Additional Opportunities for Residents
Residents are invited and encouraged to participate in departmental committees. Some of the committees we offer include:
- The Morbidity and Mortality Committee, which reviews complications, presents cases for discussion and develops plans for quality improvement.
- The Medical Student Education Committee, which helps develop curricula and programs for our medical student education program.
- The Education Council, which helps improve and assure the quality of the resident education program.
Specialty workshops are scheduled throughout the year. These include:
- The AirMan™ Simulator to teach residents advanced airway techniques, such as the Fastrach LMA, fiberoptic bronchoscopy and retrograde intubation as well as critical decision making in airway management.
- The "Anatomic Basis of Regional Anesthesia" workshop, which uses cadaver dissection and multimedia presentation to correlate clinical procedures with the underlying anatomy.
- The "Pacemaker" workshop, which teaches residents how to use modern pacemaker boxes and to place transvenous pacemakers.
Various times. Subspecialty conferences are held to provide a forum for informal discussions between faculty and residents. Subject material may focus on interesting and relevant case management situations or issues that are of current interest within the subspecialty. These seminars are given by the sections of Obstetric Anesthesia, Pediatric Anesthesia, Cardiac Anesthesia (echocardiography), Neuroanesthesia, Ambulatory Anesthesia, and Pain Management (acute and chronic).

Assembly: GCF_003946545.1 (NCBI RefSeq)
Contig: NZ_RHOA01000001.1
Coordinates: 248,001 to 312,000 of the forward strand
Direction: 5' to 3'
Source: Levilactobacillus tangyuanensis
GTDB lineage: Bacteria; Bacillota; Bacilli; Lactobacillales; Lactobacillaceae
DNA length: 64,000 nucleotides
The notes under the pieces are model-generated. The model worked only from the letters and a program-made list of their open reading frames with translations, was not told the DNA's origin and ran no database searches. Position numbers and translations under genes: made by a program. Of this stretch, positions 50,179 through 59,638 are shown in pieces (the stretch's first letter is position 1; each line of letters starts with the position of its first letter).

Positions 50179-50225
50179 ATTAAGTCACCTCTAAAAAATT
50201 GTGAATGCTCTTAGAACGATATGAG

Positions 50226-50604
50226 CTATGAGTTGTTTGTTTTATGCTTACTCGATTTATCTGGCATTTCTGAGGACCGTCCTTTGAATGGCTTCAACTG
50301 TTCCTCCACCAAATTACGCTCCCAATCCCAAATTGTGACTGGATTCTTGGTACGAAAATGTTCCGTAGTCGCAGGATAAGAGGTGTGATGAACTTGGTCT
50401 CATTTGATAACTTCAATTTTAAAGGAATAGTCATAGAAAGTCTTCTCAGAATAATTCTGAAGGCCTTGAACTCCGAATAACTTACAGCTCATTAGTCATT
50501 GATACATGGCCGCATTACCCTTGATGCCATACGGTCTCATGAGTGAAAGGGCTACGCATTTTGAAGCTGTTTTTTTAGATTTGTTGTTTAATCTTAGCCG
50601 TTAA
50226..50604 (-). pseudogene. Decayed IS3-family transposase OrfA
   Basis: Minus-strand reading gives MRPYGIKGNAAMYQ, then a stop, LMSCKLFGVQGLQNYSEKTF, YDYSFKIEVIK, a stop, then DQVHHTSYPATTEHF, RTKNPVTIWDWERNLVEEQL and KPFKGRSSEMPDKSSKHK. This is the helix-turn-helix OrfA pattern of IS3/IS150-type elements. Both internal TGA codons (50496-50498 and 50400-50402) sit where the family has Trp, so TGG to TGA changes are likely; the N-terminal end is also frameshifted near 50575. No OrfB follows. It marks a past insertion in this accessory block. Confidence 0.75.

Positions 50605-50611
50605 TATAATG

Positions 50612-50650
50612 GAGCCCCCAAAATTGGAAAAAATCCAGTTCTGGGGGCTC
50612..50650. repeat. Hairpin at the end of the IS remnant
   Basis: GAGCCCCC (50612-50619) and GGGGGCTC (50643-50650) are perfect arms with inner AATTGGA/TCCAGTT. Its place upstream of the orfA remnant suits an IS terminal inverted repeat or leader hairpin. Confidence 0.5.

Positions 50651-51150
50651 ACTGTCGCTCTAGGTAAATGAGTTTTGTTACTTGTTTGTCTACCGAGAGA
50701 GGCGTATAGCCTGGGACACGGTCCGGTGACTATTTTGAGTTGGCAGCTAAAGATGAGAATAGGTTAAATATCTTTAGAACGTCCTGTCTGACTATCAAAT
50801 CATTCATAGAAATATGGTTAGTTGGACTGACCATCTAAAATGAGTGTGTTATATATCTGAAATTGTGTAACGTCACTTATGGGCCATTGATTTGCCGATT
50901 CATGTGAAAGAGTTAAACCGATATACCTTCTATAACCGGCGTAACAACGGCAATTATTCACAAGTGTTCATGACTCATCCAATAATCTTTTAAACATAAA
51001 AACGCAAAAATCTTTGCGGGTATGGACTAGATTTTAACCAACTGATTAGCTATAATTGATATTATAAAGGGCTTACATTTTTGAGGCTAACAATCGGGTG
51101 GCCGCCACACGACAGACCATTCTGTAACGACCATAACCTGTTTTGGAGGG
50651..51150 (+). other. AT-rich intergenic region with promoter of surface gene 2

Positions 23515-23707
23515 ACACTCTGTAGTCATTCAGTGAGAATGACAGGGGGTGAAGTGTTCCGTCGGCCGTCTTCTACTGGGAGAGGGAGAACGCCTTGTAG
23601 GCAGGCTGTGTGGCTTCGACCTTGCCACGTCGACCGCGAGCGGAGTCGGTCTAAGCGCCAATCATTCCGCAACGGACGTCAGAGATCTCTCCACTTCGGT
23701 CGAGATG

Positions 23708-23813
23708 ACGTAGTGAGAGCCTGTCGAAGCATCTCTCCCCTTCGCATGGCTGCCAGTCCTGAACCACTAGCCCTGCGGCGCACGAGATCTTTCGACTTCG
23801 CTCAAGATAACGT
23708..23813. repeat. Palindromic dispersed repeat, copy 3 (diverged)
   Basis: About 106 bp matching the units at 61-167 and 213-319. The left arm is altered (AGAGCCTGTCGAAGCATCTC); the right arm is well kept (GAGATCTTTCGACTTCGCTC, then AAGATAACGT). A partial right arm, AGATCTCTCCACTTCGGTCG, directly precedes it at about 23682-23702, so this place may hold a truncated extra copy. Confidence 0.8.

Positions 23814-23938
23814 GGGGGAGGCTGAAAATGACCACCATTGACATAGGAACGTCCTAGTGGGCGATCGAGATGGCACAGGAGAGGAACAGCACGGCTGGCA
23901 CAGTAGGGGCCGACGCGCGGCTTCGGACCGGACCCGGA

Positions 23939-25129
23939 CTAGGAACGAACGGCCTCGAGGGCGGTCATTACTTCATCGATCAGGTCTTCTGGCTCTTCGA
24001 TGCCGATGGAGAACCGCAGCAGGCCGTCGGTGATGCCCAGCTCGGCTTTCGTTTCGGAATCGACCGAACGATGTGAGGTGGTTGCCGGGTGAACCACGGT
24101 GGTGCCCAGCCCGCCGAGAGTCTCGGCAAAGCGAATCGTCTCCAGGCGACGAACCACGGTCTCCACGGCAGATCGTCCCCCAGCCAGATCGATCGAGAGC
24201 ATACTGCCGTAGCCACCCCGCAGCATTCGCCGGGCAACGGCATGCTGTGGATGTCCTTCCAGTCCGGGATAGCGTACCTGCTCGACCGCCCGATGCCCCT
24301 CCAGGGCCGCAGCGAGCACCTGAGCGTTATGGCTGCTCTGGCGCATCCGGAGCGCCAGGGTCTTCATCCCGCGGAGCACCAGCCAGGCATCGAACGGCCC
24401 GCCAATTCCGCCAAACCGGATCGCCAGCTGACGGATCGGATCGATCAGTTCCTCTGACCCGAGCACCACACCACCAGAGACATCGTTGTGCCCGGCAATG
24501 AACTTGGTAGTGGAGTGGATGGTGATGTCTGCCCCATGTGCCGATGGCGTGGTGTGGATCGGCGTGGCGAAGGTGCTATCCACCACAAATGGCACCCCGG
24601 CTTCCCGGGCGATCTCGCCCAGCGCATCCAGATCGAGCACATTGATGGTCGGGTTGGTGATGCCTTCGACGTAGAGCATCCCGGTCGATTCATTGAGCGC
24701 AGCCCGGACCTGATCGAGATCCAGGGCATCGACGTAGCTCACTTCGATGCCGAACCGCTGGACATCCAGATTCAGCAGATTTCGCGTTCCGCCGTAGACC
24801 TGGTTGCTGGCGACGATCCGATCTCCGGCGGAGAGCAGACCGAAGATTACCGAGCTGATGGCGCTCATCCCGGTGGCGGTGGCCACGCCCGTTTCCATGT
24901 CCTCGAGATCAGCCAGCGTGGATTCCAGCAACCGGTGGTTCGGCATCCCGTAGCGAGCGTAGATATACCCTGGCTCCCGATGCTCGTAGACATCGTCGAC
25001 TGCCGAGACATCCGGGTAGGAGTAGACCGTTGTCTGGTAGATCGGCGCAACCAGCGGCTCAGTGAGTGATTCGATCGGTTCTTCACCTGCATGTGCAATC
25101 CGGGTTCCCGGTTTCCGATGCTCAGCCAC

VA Connecticut Healthcare System Rotation
Although Yale-New Haven Hospital serves as the focal point for residency training, a portion of the educational experience is acquired in our affiliated institutions. Every resident spends a minimum of one or two months of their residency at the VA Connecticut Healthcare System in West Haven (3 miles away).
This gives the resident a chance to work in a different venue and with a the medically complex veteran population. During their chronic pain rotation, each resident spends a month in the offices and procedure rooms of Dr. Lawrence Kirschenbaum, a specialist in the management of chronic pain.
Some members of our attending staff are active in charitable organizations, such as Interplast and Healing the Children. These organizations provide free medical and surgical care to people in developing nations. The attendings who provide anesthesia services during these missions select one resident to join them. This is an honor and a unique opportunity.
Many faculty and residents within the Department of Anesthesiology participate in international humanitarian missions, providing surgical care to children and adults around the world. Many of our humanitarian missions have been led by Dr. Dorothy Gaal, clinical director of the Pediatric Anesthesia section. In the recent past, we have sent groups to Vietnam, Paraguay, China, Thailand and the Philippines.